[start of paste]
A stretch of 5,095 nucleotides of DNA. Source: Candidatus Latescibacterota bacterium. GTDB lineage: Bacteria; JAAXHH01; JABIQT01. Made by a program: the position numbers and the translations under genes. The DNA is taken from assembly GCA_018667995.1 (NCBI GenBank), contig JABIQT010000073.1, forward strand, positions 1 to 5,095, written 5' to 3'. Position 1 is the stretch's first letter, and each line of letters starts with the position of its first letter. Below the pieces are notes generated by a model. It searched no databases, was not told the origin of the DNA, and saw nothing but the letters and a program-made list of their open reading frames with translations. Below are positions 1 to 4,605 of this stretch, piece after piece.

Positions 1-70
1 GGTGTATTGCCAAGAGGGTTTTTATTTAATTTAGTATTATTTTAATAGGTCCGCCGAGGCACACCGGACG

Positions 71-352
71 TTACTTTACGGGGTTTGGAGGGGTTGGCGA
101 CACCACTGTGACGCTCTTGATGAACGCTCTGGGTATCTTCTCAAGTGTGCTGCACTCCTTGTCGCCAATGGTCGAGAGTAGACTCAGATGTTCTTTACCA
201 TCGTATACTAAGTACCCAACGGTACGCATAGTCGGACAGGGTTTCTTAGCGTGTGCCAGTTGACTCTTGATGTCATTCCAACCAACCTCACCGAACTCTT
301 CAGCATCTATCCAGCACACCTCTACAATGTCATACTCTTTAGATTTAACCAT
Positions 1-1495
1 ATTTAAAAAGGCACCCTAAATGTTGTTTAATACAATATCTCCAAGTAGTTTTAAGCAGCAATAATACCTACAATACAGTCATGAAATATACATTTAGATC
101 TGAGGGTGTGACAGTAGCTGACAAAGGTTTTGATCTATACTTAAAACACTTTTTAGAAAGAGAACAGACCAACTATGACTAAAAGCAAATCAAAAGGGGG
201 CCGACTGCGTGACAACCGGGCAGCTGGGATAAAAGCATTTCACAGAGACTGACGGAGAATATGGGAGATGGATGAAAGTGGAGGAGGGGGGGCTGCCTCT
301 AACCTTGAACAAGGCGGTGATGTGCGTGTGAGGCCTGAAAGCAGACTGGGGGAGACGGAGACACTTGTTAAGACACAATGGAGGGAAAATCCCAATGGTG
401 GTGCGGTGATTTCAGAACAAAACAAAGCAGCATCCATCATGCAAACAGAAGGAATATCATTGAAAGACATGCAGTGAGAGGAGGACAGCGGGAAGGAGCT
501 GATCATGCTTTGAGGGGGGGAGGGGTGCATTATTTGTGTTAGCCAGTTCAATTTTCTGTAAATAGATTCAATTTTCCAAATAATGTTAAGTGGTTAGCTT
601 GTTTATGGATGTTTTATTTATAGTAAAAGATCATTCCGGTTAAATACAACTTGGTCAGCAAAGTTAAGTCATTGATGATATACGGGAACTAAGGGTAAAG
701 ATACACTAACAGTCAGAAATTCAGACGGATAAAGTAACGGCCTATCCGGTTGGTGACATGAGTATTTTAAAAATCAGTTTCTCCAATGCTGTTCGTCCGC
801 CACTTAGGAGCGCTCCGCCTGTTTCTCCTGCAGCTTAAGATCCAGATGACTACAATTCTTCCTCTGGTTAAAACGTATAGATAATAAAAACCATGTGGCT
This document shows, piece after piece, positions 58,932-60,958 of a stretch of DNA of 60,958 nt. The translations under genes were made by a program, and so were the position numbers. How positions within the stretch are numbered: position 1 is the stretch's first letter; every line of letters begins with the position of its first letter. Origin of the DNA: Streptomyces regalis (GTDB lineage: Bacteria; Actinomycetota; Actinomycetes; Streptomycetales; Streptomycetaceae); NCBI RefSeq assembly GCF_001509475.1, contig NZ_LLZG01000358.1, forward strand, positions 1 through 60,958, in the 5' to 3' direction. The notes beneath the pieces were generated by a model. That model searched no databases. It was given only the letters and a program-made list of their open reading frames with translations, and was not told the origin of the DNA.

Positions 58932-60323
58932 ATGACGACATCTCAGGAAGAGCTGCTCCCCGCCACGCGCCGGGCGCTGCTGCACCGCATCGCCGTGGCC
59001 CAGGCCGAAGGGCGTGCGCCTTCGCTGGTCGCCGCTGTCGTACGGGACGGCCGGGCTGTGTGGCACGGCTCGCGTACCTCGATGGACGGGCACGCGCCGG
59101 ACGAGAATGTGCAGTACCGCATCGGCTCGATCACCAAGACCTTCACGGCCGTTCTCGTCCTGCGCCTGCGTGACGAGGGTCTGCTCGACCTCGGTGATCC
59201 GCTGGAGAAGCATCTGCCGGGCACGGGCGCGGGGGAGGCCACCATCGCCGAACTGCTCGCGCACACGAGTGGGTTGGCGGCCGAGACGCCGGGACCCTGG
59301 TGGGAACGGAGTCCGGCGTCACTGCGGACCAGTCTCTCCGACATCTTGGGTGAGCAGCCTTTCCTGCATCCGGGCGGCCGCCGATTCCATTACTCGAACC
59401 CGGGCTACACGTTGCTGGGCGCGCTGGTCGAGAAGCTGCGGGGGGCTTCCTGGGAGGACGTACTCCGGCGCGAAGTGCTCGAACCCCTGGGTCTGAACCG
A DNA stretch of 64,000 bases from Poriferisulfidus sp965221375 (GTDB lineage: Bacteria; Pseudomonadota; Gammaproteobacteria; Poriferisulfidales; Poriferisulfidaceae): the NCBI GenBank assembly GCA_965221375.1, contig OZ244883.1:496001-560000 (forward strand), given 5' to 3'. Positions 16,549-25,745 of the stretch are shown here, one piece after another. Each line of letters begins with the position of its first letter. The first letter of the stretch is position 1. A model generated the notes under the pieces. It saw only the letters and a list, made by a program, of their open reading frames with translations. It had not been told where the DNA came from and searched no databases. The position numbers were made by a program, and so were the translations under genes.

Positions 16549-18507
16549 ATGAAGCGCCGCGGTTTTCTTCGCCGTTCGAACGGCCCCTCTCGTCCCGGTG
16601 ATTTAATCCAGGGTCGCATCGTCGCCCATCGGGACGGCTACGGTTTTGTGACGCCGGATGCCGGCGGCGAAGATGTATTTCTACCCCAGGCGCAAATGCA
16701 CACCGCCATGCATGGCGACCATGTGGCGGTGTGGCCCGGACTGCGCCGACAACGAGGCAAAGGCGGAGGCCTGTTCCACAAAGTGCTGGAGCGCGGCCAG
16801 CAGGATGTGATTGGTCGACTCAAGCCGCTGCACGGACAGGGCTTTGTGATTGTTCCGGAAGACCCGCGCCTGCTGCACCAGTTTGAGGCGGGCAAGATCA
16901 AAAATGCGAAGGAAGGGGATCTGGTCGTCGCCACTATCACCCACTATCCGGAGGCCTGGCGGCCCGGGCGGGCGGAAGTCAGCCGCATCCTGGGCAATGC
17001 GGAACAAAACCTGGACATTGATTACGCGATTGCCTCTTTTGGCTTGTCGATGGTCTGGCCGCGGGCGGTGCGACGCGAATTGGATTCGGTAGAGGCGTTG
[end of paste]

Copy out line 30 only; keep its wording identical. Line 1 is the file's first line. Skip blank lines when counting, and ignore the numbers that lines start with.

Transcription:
16601 ATTTAATCCAGGGTCGCATCGTCGCCCATCGGGACGGCTACGGTTTTGTGACGCCGGATGCCGGCGGCGAAGATGTATTTCTACCCCAGGCGCAAATGCA